Go shorn and come woolly,
Bear the Beltane female lamb,
Be the lovely bride thee endowing,
And the fair Mary thee sustaining,
The fair Mary sustaining thee.
Michael the chief be shielding thee
From the evil dog and from the fox,
From the wolf and from the sly bear,
And from the taloned birds of destructive bills,
From the taloned birds of hooked bills.

 In the Outer Isles, on the Island of Uist, Carmichael tells us that “when the woman stops weaving on Saturday night, she carefully ties up her loom and suspends the cross or crucifix above the sleay. This is for the purpose of keeping away the brownie, the banshee, the ‘peallan’ and all evil spirits and malign influences from disarranging the thread and the loom.  And all this is done with loving care and in good faith, and in prayer and purity of heart.”    Again, the concreteness of the petition and the obvious certainty that the smallest detail of life is of concern to the divine is made clear:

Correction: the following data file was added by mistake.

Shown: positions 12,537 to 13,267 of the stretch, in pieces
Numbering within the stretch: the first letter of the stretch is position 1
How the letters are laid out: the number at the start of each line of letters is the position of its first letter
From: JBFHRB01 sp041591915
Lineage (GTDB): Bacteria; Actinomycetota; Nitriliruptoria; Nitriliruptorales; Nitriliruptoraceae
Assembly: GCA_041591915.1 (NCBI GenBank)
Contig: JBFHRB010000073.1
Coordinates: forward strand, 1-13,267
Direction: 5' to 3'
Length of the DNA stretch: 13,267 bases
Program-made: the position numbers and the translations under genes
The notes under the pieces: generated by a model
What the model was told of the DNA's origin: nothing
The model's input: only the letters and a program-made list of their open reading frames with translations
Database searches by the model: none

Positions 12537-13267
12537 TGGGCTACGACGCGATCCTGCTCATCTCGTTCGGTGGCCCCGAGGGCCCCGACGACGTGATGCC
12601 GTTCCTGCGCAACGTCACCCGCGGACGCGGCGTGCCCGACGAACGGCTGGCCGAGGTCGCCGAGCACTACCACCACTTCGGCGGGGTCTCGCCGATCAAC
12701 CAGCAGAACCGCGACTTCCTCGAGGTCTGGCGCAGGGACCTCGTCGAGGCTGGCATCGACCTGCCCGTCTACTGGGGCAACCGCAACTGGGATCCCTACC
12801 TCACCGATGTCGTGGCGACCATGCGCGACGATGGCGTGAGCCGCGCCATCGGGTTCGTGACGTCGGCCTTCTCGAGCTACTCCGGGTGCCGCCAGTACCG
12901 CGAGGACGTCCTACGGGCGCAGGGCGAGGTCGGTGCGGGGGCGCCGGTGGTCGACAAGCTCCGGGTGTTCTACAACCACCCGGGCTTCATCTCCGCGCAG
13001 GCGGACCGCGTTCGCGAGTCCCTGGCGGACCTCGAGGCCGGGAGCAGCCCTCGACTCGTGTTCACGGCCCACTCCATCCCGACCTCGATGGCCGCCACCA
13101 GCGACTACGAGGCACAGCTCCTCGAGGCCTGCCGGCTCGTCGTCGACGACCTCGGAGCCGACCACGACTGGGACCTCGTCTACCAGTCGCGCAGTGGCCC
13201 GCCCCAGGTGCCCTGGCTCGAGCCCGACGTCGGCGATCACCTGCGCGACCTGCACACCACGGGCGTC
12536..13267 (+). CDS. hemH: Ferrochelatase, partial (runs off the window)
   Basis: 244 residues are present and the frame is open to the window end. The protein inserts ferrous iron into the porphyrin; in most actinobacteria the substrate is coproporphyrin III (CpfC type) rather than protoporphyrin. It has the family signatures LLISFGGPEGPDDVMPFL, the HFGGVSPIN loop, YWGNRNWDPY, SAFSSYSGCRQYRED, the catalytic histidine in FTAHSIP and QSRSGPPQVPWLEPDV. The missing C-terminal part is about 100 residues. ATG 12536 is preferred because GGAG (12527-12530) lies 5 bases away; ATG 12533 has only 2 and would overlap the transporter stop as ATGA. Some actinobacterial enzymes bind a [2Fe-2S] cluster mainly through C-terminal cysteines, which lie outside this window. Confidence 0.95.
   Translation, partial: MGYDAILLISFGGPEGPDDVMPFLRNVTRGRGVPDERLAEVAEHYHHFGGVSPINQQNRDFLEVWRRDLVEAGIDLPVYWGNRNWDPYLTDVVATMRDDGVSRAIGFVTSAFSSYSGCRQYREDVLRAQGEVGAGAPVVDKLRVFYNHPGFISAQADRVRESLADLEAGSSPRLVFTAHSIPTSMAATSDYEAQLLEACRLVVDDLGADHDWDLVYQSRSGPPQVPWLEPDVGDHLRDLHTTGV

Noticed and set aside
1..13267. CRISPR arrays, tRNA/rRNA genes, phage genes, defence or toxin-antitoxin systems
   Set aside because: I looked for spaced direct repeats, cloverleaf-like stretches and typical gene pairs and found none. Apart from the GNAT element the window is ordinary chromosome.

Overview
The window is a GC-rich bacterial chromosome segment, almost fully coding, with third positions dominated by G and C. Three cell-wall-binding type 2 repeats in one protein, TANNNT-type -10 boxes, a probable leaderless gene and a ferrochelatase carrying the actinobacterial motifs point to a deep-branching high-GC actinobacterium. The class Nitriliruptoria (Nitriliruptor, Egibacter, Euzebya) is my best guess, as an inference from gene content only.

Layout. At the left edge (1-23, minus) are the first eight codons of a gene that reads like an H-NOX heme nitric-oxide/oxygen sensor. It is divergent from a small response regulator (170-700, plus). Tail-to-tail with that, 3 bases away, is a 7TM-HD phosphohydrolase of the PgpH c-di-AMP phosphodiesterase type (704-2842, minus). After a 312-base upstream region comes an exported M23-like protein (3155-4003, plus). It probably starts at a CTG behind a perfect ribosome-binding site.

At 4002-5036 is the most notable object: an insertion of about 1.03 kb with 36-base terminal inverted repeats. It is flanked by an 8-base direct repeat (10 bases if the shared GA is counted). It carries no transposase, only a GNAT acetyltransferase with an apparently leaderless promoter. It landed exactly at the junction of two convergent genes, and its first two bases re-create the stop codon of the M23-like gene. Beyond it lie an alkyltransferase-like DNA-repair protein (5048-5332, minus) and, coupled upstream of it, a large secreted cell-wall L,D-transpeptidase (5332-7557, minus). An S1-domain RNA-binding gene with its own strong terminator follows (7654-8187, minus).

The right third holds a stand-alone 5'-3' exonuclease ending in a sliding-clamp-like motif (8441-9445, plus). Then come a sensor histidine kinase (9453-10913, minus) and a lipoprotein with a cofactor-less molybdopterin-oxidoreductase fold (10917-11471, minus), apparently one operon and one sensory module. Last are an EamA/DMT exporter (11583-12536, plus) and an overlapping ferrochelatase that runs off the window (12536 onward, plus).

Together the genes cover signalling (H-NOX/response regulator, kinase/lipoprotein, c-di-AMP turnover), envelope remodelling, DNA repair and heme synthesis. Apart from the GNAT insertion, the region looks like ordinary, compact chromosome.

In the name of Mary, mild of deeds,
In the name of Columba, just and potent,
Consecrate the four posts of my loom,
Till I begin on Monday.
Her pedals, her sleay and her shuttle,
Her reeds, her warp, and her cogs,
Her cloth-beam and her thread-beam,
Thrums and the thread of the plies.
Every web, black, white and fair,
Roan, dun, checked and red,
Give Thy blessing everywhere,
On every shuttle passing under the thread.
Thus will my loom be unharmed
Till I shall arise on Monday.
Beauteous Mary will give me of her love,
And there shall be no obstruction I shall not overcome.

Finally, in The Consecration of the Seed, the intimate relationship between Christian and early Celtic belief is obvious.  Carmichael notes that “three days before being sown the seed is sprinkled with clear, cold water, in the name of the Father, and of Son, and of Spirit, the person sprinkling the seed walking sunwise the while.”  The baptismal and Trinitarian influence is clear.  What is less obvious at first is the  meaning of “sunwise” walking, a reference to pre-Christian ritual which is reflected in the words of the Consecrations itself: